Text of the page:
After getting past a few uncomfortable instances, Lana gets into the harder questions and informs Lee her daughter went missing an hour before their current live interview. Lana wants to know if Lee is responsible, but the news makes Lee grow fearful for her daughter, and, as panic sets in, gunfire is heard down the hallway. At that moment, the last member of the Polk family barges into the interview — with the cameras capturing every moment. Lana stands in between Lee and the Polk, trying her best to talk him off the ledge and relate to his pain. It’s a nice note to remind us how Lana had evolved from the beginning of Asylum to this appearance for My Roanoke Nightmare. Despite her coming close to possibly changing his mind, he strikes Lana with his gun and knocks her unconscious before being shot by police, just before he could finish his attempted murder of Lee.

Next up, we are cutting to a different series entitled Spirit Chasers (similar to Ghost Hunters) who undergo a hokey exploration for the supernatural (also noting the parallels to Asylum). The ghost hunters find a few truths out of the Roanoke story, but, most shockingly, it’s on a blood moon and Lee enters, scaring the team. At this point, you realize it’s two weeks after the Lana Winters special, and Lee had a gut instinct to return to the home where her daughter could be held captive. She tries to warn them to flee, but they are more hyped on the idea of getting footage as the attacks commence once more. The Chans, pig-headed killer, nurses, Butcher and more come out to play — killing nearly all of the “spirit chasers”, except for one who yells to arriving police to run for their lives. To their poor luck, a barrage of arrows is sent flying, killing them as well.

Lee (who has stayed inside the house) waits for Flora to come out, and she finally decides to show herself to her mother. Before we can see what plays out next, we are shown several news segments discussing a standoff with Lee and the police overnight, eventually letting us see “national treasure” Lana Winters is alive and recovering — giving herself and Lee credit for fighting relentlessly for their cause, which, in her case, was surviving the asylum and taking down Briarcliff. Lee’s goal? Save her daughter at any cost. Later into the day, Flora tells her mother she has been staying in the woods with Priscilla and felt safer with the ghost girl due to watching her mother kill her own father. Lee admits she hasn’t lived up to her idealistic traits as a good mother, but, more than anything, her love for Flora has been the most evident thing this season, and, unfortunately, Flora doesn’t seem to accept that. Flora tells Lee that she won’t leave and will become a spirit herself to save Priscilla from the butcher, and that’s when Lee decides her best gift to her daughter is to take that job on so Flora will survive and have a shot at living. As we get to the final moments of the episode, we see Flora leaving the home and an explosion in the background, annihilating the property. We also catch a glimpse at Lee’s final moments, deciding to let Priscilla end her life with the hopes her daughter can eventually understand or forgive her. In the end, the series offered its “sole survivor” — who wasn’t who we were expecting but the product of a strong woman who had overcome hell for the sake of her daughter, for whom she had unconditional love.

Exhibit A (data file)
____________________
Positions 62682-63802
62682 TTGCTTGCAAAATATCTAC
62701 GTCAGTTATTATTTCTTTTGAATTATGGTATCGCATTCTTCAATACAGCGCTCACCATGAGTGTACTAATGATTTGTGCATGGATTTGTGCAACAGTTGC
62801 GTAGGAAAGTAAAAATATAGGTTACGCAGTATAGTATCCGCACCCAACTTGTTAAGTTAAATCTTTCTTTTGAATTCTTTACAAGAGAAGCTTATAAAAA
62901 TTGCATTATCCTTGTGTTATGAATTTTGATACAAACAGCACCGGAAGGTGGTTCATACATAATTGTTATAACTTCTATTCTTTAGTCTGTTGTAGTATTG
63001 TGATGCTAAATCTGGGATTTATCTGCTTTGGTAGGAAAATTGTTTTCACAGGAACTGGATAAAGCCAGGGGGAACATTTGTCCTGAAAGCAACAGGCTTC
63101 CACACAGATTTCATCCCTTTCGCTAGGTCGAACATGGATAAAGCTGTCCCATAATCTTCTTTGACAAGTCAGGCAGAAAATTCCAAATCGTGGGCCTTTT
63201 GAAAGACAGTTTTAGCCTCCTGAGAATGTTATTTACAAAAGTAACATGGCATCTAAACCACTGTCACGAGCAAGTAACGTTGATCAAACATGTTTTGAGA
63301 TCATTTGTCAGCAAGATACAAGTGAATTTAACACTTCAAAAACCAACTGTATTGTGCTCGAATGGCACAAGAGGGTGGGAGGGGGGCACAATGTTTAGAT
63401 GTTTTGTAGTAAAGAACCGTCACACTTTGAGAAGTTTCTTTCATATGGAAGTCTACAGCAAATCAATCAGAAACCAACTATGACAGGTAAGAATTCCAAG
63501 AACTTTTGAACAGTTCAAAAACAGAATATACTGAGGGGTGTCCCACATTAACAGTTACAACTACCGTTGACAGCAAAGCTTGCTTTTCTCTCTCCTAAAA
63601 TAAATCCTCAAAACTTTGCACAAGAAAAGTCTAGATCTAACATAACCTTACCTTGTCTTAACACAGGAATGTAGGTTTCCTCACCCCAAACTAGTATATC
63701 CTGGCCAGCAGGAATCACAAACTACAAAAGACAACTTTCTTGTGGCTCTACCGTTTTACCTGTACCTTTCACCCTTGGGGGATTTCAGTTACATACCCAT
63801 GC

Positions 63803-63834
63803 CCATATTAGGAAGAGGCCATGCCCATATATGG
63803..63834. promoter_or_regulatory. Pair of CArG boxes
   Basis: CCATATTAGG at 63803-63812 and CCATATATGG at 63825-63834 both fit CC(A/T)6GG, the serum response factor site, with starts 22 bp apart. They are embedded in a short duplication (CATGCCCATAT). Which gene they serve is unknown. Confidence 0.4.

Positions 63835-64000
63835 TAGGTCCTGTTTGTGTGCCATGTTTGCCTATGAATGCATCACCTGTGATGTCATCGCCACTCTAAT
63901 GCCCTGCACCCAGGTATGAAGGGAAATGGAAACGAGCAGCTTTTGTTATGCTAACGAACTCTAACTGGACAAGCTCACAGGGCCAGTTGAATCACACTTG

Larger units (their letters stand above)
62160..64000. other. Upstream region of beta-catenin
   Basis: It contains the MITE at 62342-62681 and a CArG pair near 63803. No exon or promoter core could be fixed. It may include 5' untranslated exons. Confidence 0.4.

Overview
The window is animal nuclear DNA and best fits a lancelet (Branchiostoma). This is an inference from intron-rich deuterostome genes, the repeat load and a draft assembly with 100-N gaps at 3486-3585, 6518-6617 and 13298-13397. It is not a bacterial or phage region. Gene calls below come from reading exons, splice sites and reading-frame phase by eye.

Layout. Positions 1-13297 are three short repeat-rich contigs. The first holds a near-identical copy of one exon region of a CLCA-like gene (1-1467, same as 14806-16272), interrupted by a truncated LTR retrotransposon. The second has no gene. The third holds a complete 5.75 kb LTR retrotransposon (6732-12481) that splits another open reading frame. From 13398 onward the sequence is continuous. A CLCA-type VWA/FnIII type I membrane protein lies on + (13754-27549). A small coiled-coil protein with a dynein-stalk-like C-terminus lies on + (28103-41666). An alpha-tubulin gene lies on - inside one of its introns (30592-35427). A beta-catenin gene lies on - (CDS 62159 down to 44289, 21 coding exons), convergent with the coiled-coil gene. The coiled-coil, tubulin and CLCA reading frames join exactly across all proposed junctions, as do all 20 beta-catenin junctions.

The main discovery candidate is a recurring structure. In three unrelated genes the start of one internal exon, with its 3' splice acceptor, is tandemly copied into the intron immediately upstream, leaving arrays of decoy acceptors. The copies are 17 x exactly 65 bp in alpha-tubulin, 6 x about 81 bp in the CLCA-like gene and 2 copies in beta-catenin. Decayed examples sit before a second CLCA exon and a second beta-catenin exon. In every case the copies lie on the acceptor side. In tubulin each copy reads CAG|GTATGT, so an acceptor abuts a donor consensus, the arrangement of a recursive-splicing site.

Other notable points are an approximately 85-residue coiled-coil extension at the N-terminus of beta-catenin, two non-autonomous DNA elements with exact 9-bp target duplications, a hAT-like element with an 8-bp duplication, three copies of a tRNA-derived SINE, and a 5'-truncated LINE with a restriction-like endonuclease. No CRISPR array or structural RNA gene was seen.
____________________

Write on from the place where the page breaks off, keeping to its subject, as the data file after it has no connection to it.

Overall Grade: 8/10

This most definitely wasn’t the happy-ish finale I was hoping for from AHS Roanoke, but it can’t be said that it wasn’t full of surprises. It was a hard pill to swallow that the one survivor was a character who felt extremely naïve to what was going on around her. Flora wasn’t someone I felt I could truly sympathize with or root for, as opposed to her mother’s poignant story of survival — my only true frustration with the season’s conclusion. At least it could be stated that she felt she accomplished her mission of giving her daughter what she wanted, even if it was another slight reason for me to dislike the daughter. Lana Winters was certainly a star in AHS Asylum, and, of all the potential crossovers, it was the most enjoyable to catch up with and stay aware of what made her such an evolved character to begin with — thank you Lana Winters for being the standout inclusion of the AHS finale.

Aedan’s Final Thoughts:

I enjoyed the initial reality tv transition that presented an unfiltered horror appearance, concurrently pushing a powerful impact that deviates from traditional techniques.

If I had to rank the season finales, I would say (beginning with the strongest): Asylum, Coven, Hotel, Murder House, Roanoke, Freak Show

I was saddened to see Lee end her life in a situation that felt it could be avoided, but I understand the message behind the act itself.

Sarah Paulson really had her work cut out for her this season as Shelby, Audrey and Lana in the span of 10 episodes.

Catch up with American Horror Story Season 5 (Hotelon DVD or Blu-Ray.